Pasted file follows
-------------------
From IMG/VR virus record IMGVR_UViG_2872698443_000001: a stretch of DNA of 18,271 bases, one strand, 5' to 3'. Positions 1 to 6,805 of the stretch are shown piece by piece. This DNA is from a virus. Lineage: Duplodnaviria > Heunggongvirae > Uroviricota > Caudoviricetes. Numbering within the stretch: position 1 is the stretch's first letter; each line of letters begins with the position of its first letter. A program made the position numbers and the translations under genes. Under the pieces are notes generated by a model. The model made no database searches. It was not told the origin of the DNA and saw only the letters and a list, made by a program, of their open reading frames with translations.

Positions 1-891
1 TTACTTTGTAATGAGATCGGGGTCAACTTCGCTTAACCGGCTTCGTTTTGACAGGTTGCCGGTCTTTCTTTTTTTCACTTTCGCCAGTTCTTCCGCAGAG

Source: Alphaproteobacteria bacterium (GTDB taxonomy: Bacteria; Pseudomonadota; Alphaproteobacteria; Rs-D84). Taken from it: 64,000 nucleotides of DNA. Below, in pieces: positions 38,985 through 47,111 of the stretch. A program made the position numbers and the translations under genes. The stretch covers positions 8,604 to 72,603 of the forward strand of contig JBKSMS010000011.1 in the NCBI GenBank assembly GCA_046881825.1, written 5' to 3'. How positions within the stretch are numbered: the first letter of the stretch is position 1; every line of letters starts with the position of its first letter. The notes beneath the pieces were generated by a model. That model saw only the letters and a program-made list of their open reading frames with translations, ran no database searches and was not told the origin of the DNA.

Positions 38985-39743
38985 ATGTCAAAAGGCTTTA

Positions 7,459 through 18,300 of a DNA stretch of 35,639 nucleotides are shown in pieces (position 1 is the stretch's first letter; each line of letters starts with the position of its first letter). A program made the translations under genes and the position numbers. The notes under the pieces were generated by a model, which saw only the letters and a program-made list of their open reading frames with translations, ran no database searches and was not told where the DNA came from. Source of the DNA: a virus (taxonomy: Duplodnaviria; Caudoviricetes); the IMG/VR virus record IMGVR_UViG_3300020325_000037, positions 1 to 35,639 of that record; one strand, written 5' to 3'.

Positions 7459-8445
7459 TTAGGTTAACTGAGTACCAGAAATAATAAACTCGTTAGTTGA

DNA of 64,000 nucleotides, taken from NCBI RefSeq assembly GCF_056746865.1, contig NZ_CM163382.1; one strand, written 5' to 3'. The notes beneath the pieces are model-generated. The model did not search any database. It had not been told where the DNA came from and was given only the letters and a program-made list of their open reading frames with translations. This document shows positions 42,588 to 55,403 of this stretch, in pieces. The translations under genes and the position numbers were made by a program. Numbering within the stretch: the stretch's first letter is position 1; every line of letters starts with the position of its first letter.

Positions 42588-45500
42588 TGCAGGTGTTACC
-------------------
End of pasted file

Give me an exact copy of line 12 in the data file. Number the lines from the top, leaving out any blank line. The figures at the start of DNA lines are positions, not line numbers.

42588 TGCAGGTGTTACC